Literature Review of Pay for Performance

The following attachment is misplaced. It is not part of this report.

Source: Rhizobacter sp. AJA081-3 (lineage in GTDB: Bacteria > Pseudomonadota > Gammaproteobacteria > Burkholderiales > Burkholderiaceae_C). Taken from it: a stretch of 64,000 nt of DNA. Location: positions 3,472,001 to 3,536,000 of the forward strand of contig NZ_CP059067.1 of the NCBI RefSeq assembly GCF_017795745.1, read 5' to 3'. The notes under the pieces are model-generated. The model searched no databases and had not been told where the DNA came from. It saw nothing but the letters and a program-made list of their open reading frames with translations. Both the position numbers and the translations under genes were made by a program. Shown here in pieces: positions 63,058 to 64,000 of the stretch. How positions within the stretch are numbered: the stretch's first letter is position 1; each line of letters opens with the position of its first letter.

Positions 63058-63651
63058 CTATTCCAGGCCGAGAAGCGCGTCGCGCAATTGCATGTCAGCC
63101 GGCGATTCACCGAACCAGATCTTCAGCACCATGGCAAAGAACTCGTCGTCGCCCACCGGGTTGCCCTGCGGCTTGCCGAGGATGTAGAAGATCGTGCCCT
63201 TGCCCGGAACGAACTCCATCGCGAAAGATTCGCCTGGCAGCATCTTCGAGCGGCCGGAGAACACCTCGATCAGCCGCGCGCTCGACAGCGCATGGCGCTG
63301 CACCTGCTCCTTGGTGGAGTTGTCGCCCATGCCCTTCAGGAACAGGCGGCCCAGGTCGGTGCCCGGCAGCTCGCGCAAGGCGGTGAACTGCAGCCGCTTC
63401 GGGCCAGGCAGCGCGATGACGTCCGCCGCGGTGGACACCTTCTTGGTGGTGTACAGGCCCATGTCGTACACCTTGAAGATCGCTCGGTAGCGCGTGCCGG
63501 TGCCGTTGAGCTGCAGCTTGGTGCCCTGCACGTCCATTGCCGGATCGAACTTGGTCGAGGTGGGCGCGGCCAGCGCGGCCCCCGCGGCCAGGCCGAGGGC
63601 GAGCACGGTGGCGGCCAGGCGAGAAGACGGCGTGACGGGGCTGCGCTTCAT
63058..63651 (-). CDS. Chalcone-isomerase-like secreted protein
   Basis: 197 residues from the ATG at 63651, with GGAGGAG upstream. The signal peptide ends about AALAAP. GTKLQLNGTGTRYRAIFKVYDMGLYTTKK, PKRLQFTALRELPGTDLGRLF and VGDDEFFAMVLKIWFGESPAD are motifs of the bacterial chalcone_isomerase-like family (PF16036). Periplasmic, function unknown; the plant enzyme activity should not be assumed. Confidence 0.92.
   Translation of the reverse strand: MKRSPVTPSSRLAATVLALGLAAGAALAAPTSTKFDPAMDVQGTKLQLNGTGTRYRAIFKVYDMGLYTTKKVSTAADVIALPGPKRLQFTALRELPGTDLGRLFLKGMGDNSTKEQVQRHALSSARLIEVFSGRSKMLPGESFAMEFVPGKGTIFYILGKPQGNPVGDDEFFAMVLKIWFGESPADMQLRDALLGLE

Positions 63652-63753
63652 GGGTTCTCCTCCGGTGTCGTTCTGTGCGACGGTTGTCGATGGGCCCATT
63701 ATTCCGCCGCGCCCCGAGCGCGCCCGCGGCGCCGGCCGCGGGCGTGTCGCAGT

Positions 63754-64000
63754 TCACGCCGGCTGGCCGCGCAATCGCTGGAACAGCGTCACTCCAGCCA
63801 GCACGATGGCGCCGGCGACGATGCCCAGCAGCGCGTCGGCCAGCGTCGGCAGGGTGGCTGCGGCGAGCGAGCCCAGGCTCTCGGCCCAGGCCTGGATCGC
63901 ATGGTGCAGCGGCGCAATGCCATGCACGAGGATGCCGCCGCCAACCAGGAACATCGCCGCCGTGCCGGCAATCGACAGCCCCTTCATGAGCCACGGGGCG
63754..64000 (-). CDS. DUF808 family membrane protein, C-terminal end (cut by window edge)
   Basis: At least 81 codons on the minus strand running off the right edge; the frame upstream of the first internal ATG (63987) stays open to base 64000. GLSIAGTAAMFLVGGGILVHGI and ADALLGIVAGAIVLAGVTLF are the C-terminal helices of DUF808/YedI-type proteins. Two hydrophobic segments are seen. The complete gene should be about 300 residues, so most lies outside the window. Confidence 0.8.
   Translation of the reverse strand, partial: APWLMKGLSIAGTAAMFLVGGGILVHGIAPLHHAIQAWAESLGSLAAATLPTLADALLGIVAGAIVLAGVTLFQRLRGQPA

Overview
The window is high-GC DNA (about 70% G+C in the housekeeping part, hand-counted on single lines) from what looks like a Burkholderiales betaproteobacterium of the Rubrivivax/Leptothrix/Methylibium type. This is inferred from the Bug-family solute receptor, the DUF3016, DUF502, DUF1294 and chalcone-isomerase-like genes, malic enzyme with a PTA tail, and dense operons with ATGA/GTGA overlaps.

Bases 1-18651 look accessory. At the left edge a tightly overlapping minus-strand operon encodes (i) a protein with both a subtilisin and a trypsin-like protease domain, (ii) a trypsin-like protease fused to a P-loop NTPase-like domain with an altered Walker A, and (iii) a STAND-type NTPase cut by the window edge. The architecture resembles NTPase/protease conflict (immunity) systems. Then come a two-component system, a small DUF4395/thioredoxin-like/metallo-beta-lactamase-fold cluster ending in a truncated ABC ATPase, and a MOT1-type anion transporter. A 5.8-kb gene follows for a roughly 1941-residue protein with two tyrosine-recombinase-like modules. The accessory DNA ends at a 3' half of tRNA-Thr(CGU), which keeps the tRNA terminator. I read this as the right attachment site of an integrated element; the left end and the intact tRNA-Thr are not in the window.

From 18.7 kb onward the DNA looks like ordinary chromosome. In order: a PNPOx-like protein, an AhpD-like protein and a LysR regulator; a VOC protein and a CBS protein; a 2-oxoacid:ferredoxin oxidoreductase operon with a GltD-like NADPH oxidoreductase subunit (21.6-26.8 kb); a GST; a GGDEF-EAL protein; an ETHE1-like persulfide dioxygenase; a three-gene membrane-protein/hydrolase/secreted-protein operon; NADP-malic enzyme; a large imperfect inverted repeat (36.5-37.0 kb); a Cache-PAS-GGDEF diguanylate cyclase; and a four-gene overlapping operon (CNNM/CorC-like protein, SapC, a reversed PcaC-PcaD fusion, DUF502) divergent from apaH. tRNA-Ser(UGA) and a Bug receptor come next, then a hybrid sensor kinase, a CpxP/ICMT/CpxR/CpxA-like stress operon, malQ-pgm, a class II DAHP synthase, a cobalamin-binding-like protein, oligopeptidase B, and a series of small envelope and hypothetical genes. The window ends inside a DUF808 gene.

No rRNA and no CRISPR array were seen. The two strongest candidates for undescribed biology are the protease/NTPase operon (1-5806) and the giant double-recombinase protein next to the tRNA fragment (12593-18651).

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Literature review of pay for performance The pay for performance (also known as PFP) initiated from the private sector. Its intention is to raise employees’ effectiveness and efficiency, using “incentive theory” to reward employees’ hard work. By noticing the benefits of pay for performance, the public sector began to introduce this model. In 1978, the “Civil Service Reform Act” took effect. This is the first time the federal government introduced performance-related pay into the management system. The most obvious transformation is the act abolished the U.S. Civil Service Commission and distributed its functions to three agencies: the Office of Personnel Management, the Merit Systems Protection Board and Federal Labor Relations. James and Douglas describe this transformation “moving from personnel administration to the specific linking of human resource management to broader management activities and performance.” (James & Douglas, 2000, p 103) From then on, pay for performance began to enter into public sectors. In part, the concept’s attractiveness reflects “the seemingly logical assumption that superior performance should be tied to higher pay and that payment can be used to motivate and control employees.” (Edmund, 2013, p 253) The pay for performance connects compensation with performance, and lets employees realize that the performance is an important element of the compensation. In the wake of New Public Management, the notion of performance related pay “become commonplace in public sector organizations.” (Bruno, Fabian & Margit, 2013, p950) Proponents believe that performance related pay could raise public servants’ motivation and enhance their service quality. Proponents also believe that pay for performance is helpful in recruiting; especially for younger workers, the PFP is attractive. The traditional compensation structure is “point-factor job

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